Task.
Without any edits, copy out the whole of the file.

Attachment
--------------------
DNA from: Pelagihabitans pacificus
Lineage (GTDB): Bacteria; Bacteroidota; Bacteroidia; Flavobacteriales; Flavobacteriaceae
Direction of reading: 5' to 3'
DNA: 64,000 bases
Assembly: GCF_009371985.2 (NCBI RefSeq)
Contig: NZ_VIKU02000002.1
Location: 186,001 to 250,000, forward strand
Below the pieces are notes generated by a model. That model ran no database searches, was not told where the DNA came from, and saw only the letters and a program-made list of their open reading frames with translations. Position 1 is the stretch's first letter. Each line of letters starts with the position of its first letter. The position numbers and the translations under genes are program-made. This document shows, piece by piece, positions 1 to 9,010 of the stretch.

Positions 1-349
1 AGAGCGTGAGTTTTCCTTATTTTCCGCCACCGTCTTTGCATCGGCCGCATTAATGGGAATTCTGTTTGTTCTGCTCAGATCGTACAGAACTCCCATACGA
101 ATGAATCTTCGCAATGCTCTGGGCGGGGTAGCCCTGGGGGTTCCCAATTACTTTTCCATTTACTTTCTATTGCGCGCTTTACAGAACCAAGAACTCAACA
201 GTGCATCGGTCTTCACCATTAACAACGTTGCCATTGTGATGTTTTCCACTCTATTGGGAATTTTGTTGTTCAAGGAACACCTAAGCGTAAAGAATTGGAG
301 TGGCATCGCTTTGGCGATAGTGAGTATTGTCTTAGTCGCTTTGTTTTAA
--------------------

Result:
DNA from: Pelagihabitans pacificus
Lineage (GTDB): Bacteria; Bacteroidota; Bacteroidia; Flavobacteriales; Flavobacteriaceae
Direction of reading: 5' to 3'
DNA: 64,000 bases
Assembly: GCF_009371985.2 (NCBI RefSeq)
Contig: NZ_VIKU02000002.1
Location: 186,001 to 250,000, forward strand
Below the pieces are notes generated by a model. That model ran no database searches, was not told where the DNA came from, and saw only the letters and a program-made list of their open reading frames with translations. Position 1 is the stretch's first letter. Each line of letters starts with the position of its first letter. The position numbers and the translations under genes are program-made. This document shows, piece by piece, positions 1 to 9,010 of the stretch.

Positions 1-349
1 AGAGCGTGAGTTTTCCTTATTTTCCGCCACCGTCTTTGCATCGGCCGCATTAATGGGAATTCTGTTTGTTCTGCTCAGATCGTACAGAACTCCCATACGA
101 ATGAATCTTCGCAATGCTCTGGGCGGGGTAGCCCTGGGGGTTCCCAATTACTTTTCCATTTACTTTCTATTGCGCGCTTTACAGAACCAAGAACTCAACA
201 GTGCATCGGTCTTCACCATTAACAACGTTGCCATTGTGATGTTTTCCACTCTATTGGGAATTTTGTTGTTCAAGGAACACCTAAGCGTAAAGAATTGGAG
301 TGGCATCGCTTTGGCGATAGTGAGTATTGTCTTAGTCGCTTTGTTTTAA